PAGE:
Santiago leads the state in the triple jump while Nakoa leads the state in the long jump going 18 feet earlier this season. Nakoa also has a good chance of medaling in both the 100 and 200 meter dash.
Konawaena freshman, Ua Ruedy, has already made a name for herself in the 300 hurdles and on Oahu the youngster will focus entirely on that event as a gold or silver medal is within her reach.
The fastest sprinter in the state this year is Punahou’s Ashley Satterwhite who has dominated the 100, 200 and 400 meter events. But Satterwhite has decided to forego the 400 dash to concentrate on the 100 and 200 leaving the door open to HPA’s Zoe Sims to compete for gold in the 400.
Sims is the only BIIF girl to break the 60 second barrier in the 400 this season and if she goes under 59 seconds will have an excellent chance at taking top honors. Teammate Mindy Campbell is the defending state champion in the high jump and should also pick up a medal in that event.
Hilo’s Shina Chung is ranked in a tie for second in the state in the pole vault, clearing a height of 10 feet 7 inches. Chung, just a sophomore, is the two time defending BIIF champion in the vault and has a good chance of breaking the 11 foot barrier which would put her in contention for the gold medal.
BIIF girl’s team champions, Kamehameha, could also see Kaopua Sutton at discus and Victoria Evans-Bautista in the long jump claim medals in those events.
The Punahou girls are the clear favorites to win the team championship as they have the depth and the “big point earner” in Ashley Satterwhite.
“At states our athletes get to pick their favorite events,” HPA coach Pat Lau said. “Ku’uipo most likely will stick with both hurdles and jumps. Our relay teams are all underclassmen and the experience of running in states will be great for them.”
Lau believes that HPA has a shot of coming in the top five as a team. “The girl’s team title will be a fight between Punahou, Radford and Kahuku,” he said.
While Edwards is the best hope for the BIIF boys to bring home gold a host of other talented Big Island athletes will be fighting to gain one of the top six medals presented in each event.
Kamehameha coach Kimo Weaver sees his team’s depth as bringing them a long way this season. “At the state level we should be competitive in the relays, hurdles, sprints, jumps, throws and in the pole vault,” Weaver said.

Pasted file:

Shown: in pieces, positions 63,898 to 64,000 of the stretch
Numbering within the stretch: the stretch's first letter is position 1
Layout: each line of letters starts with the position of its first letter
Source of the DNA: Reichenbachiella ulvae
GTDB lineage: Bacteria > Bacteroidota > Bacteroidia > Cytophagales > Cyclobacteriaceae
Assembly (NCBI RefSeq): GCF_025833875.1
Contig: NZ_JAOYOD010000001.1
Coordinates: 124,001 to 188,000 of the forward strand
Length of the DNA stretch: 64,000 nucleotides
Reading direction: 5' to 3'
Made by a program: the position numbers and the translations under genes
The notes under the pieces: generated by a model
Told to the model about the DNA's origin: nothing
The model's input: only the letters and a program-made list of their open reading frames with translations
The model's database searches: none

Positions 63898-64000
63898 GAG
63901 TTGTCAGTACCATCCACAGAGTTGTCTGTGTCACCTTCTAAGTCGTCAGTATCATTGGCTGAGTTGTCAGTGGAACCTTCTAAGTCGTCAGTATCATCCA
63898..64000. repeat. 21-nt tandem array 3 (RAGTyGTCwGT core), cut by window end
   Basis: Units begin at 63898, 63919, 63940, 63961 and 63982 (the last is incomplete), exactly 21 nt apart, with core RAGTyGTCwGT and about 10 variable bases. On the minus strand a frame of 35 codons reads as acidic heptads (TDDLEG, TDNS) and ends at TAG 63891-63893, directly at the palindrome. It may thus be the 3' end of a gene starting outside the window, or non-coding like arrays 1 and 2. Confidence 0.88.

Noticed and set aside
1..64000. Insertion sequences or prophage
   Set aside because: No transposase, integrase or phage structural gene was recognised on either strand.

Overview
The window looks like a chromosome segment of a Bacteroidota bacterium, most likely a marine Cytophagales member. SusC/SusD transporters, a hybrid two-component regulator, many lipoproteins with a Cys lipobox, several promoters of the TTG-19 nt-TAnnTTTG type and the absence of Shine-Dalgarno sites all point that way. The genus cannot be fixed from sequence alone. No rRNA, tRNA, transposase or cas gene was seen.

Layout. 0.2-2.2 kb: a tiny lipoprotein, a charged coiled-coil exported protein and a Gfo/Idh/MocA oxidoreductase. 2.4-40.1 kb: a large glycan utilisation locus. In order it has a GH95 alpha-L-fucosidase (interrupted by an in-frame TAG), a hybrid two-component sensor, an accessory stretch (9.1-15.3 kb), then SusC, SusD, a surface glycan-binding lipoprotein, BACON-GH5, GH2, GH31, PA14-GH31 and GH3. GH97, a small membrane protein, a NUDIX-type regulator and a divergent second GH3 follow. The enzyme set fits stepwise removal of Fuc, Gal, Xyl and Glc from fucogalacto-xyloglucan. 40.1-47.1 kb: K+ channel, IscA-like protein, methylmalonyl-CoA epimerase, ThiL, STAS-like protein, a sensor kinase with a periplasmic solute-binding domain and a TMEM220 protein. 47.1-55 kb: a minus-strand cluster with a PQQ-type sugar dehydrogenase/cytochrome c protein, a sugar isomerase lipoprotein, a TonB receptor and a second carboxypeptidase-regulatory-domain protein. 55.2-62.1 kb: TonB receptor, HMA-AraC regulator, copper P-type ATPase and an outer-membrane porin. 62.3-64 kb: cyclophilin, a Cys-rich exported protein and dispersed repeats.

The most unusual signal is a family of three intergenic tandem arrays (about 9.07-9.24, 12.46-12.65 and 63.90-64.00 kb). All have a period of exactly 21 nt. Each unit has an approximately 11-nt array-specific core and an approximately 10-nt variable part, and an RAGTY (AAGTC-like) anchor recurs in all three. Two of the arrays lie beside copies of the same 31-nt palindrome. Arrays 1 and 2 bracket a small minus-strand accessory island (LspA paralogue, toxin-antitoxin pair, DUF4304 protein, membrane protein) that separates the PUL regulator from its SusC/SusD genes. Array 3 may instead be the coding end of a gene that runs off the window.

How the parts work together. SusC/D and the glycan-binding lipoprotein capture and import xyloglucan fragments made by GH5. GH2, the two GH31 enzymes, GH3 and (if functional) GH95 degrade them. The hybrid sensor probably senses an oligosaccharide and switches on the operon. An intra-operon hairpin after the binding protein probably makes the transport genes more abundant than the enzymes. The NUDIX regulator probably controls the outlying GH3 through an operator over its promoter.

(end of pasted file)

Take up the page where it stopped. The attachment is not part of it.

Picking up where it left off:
Kana Silva, Keanen Akau, Manta Dirks, Keli’I Kekuewa, Francis Blas, Maka McKee, and Isaac DeRego are the Warrior boy’s hopefuls to medal at the state, according to Weaver.
“There are other kids that could step it up and hopefully medal for us,” Weaver said. “At the state level anything can happen and we are hoping it goes our way.”
Also watch for Waiakea’s Ka’imi Scott in the 200 and 400 meter dashes as the two time BIIF defending champion in those events has the quickness and ability to get out of the blocks fast and maintain a lead.
Kohala high jumpers Ethan Meikle and Kelson Kawai both cleared 6’ 4” during the BIIF championships which rank them in the top five in the state. Kamehameha’s Shane Brostek ranks third in the state for the shot put and Keaau’s Daniel Brooks third in the 800 meter run.
A big question mark is whether or not Honokaa’s distance runner Chris Mosch will be fully recovered to run in the grueling 3K. Mosch hurt himself prior to last week’s BIIF championships and wasn’t able to compete. Should he be at full strength he would be the BIIF best hope to medal in that event.
Unlike the girl’s team title, the boy’s title appears up for grabs with several schools vying for top honors. “Kamehameha-Kapalama has the inside track to win the team title for the boys,” Weaver said. “Waimea of Kauai and Punahou look to be contenders as well.”
As for the BIIF boys team champions: “It’s our goal to finish in the top 10 at state,” Weaver said. “If things go our way it is possible, but you never know as anything can happen at a state meet.”
Kohala is a quant, quiet little village on the north end of the island, but something must be going on as they have produced two of the finest high jumpers in high school track.
Ethan Meikle and Kelson Kawai are making a name for themselves as the Cowboys from Kohala are leading the Big Island Interscholastic Federation for their ability to leap over a cross bar.
While most of the high jumpers in the BIIF are struggling to clear 5’ 10” the Kohala duo jumped 6’ 2” on their first attempt this past Saturday at Keaau.